Prophet #38 does a lot for the title and story, pushing it along the lines it needs to go. That said, it still can’t help bluntly forcing in other elements along the way.
The official description from Image:
It’s a race for power, with Prophets seeking to enslave the children of Badrock to use them as living weapons against a new mysterious foe.
This issue is more or less split into two halves, showing the two Prophets doing all manner of weird space things. It’s well defined, although the separation in the middle is very.. dis-jarring. A name is mentioned in the first half, which cuts to a full-page picture and text description of the character. Whilst I appreciate the pause between two stories, there must be a better, more subtle way to announce “hey, this character right here is going to be important!”.
As side from this, the writing itself is the typical high standard of Prophet. It doesn’t always make sense, often speaking in poetic license over solid facts, but this is part of Prophet‘s charm. The cast and characters are well defined by now, with Brandon Graham and Simon Roy coming to understand the smaller cast being focused on lately. More than Badrock this time, this issue further references other Image characters. Again, I’m still unsure how including typical ‘superheroes’ really fits into the bleak sci-fi landscape of Prophet.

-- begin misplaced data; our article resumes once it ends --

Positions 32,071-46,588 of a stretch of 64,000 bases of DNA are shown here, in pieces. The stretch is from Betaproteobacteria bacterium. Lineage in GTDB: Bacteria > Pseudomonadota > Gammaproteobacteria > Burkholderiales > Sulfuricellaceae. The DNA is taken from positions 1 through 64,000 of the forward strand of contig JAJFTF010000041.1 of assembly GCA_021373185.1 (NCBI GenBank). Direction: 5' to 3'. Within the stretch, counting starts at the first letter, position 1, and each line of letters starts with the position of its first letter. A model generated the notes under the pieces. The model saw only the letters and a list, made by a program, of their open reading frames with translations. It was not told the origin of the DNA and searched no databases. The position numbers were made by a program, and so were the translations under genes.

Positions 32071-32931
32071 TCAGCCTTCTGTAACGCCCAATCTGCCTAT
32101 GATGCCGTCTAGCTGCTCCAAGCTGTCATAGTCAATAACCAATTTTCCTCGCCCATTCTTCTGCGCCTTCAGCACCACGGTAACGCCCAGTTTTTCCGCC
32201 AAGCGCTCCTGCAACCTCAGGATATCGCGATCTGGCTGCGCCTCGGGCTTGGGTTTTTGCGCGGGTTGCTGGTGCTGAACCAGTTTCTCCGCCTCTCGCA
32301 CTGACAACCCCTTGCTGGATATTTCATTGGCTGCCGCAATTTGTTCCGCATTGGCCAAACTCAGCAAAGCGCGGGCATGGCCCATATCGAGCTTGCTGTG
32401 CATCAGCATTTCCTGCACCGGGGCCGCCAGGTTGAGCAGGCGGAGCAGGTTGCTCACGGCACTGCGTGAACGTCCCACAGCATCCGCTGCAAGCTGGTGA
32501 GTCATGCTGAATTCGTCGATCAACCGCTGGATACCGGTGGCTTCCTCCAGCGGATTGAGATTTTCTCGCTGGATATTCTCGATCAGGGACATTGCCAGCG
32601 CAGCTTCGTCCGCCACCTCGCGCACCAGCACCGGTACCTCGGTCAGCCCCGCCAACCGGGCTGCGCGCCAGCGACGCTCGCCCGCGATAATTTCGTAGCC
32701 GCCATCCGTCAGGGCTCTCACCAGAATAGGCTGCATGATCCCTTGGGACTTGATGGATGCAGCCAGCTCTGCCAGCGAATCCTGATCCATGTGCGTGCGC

Similarly, the artwork itself is of the same standard expected by Simon Roy and Giannis Milonogiannis. It’s very colorful, although flat. That said, part of Prophet‘s appeal are the wide variety of unique settings and backdrops, of which there are very few new ones here. This works once in a while, however, since returning to locations grounds more of the story and brings familiarity. For issue 38, that might not be a bad thing at all.
All in all, Prophet #38 is very enjoyable. It still explores it’s unique setting, concepts and characters, despite a few minor faults. With a promising storyline, Prophet is offering more and more potential for the future.